Did Trump Suggest Injecting Disinfectants as COVID-19 Treatment?

The U.S. president's comments prompted doctors and the makers of household disinfectants to issue statements urging people not to ingest or inject cleaning products.

  • Published 24 April 2020

Claim

U.S. President Donald Trump suggested during a White House briefing that injecting disinfectants could treat COVID-19.

Origin

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On April 23, 2020, social media users encountered numerous comments that claimed U.S. President Donald Trump had suggested injecting disinfectants as a cure for COVID-19 during a White House press briefing.

As many of these comments included jokes instead of a link to Trump’s alleged remarks, some people were left wondering what Trump actually said about disinfectants, injections, and COVID-19. 

The comment in question came shortly after a presentation by William N. Bryan, the acting undersecretary for science and technology at the U.S. Department of Homeland Security, about how heat and humidity could impact the spread of COVID-19 during the summer months. Bryan mentioned a recent, non-peer-reviewed study that showed how disinfectants and sunlight could kill the coronavirus on non-porous surfaces such as counters or door handles. 

Bryan’s presentation focused on how light and disinfectants affected the coronavirus on surfaces. But when Trump took the podium, he started talking about what would happen if light and disinfectants were “brought inside the body” to fight the virus. 

Here’s the official White House transcript of Trump’s remarks (emphasis added):

THE PRESIDENT: Thank you very much. So I asked Bill a question that probably some of you are thinking of, if you’re totally into that world, which I find to be very interesting. So, supposing we hit the body with a tremendous — whether it’s ultraviolet or just very powerful light — and I think you said that that hasn’t been checked, but you’re going to test it. And then I said, supposing you brought the light inside the body, which you can do either through the skin or in some other way, and I think you said you’re going to test that too. It sounds interesting.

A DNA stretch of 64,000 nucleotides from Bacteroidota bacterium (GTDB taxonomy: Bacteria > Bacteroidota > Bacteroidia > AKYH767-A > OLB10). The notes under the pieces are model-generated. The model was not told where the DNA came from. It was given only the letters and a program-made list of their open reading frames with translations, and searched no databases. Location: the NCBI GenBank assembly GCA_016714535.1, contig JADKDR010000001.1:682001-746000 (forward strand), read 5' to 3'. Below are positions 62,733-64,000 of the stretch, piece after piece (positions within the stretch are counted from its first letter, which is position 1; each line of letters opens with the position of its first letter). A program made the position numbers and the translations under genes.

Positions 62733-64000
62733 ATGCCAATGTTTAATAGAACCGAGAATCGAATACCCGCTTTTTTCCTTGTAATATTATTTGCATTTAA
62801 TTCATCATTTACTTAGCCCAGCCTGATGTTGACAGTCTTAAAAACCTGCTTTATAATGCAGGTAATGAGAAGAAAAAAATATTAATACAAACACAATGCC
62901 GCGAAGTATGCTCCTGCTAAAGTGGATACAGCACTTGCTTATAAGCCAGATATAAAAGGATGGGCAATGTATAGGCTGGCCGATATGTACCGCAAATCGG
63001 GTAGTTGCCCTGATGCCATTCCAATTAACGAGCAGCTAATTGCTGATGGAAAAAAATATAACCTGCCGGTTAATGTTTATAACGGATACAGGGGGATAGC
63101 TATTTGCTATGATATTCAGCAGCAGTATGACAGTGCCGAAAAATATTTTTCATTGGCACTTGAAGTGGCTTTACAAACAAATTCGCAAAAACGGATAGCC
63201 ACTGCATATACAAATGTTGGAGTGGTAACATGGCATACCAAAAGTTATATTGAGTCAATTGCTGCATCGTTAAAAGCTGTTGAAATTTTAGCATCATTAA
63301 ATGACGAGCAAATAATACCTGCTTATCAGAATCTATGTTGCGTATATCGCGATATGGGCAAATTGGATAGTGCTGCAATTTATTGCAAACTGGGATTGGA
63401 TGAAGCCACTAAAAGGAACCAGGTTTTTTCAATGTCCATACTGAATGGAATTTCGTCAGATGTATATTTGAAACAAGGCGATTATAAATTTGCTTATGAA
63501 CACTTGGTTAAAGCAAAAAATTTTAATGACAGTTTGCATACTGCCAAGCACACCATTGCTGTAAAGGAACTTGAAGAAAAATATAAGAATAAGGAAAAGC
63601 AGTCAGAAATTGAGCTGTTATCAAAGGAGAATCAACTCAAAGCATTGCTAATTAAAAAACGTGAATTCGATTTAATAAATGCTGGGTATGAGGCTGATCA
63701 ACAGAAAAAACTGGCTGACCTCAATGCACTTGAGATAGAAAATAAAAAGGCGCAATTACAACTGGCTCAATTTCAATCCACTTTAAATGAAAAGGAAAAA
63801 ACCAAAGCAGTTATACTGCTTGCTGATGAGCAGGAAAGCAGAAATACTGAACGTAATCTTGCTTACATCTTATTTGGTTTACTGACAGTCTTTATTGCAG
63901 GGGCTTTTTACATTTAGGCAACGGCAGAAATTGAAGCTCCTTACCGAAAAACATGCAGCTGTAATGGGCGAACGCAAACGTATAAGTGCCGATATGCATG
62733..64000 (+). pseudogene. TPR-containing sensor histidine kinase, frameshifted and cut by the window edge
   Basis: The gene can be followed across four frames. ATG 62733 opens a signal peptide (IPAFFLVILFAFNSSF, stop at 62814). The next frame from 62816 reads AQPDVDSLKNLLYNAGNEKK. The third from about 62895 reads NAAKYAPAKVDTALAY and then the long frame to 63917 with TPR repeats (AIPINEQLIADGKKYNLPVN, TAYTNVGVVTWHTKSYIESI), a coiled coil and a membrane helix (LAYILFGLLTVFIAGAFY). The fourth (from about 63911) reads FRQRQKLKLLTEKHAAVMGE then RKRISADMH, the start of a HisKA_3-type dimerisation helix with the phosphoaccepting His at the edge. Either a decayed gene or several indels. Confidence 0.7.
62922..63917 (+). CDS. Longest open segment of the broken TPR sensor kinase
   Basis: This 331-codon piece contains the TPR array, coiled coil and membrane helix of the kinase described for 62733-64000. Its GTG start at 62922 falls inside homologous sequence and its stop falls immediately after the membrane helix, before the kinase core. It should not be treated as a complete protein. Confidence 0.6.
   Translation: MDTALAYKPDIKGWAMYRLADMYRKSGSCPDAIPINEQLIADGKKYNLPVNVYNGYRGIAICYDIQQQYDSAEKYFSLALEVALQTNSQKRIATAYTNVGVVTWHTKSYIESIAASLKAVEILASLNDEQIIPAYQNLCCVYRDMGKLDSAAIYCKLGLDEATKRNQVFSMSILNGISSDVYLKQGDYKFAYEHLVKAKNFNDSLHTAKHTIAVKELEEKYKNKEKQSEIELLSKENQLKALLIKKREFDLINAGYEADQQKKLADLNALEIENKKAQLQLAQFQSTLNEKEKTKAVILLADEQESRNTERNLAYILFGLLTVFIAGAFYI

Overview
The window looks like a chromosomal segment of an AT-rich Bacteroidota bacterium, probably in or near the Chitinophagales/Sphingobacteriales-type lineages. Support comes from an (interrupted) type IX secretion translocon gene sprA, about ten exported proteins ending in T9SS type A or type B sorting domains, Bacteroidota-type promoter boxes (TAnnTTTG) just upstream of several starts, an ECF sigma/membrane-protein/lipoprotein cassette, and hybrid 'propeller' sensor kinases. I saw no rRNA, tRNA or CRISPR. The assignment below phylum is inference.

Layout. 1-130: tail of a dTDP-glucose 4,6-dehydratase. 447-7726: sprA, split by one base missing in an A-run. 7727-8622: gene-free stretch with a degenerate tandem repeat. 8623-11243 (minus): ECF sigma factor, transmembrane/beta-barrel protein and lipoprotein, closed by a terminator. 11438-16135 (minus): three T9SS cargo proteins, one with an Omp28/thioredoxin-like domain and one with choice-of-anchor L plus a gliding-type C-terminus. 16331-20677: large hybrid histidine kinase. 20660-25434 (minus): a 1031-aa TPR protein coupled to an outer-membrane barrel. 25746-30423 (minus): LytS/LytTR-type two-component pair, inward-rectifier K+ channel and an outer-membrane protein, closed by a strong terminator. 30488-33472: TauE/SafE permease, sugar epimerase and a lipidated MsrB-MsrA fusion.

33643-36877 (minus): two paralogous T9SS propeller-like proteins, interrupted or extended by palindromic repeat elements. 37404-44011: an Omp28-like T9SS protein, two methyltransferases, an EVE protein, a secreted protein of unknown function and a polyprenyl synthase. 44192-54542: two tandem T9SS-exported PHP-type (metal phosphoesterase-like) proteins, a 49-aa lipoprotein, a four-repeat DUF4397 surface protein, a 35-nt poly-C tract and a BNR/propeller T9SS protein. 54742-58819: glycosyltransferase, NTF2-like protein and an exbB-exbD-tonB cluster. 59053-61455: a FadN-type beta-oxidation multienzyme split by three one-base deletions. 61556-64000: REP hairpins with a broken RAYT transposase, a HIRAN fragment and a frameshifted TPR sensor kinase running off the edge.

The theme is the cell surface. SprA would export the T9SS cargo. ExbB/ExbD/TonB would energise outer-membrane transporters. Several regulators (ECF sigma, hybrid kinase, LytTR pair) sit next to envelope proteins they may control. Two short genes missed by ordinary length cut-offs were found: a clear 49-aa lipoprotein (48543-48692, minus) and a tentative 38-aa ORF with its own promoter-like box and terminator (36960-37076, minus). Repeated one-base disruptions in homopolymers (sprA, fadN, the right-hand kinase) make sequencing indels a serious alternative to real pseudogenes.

ACTING UNDER SECRETARY BRYAN: We’ll get to the right folks who could.

THE PRESIDENT: Right. And then I see the disinfectant, where it knocks it out in a minute. One minute. And is there a way we can do something like that, by injection inside or almost a cleaning. Because you see it gets in the lungs and it does a tremendous number on the lungs. So it would be interesting to check that. So, that, you’re going to have to use medical doctors with. But it sounds — it sounds interesting to me.

So we’ll see. But the whole concept of the light, the way it kills it in one minute, that’s — that’s pretty powerful.

Trump made this comment following a presentation on how sunlight and disinfectant affect the coronavirus. This presentation prompted Trump to discuss a question he said “probably some of you are thinking of” concerning what would happen if you “brought the light inside the body.” As Trump continued, he also offered his thoughts on how disinfectants could be brought inside the body “by injection.” While Trump noted that this method would have to be checked by doctors, he said it sounded interesting to him.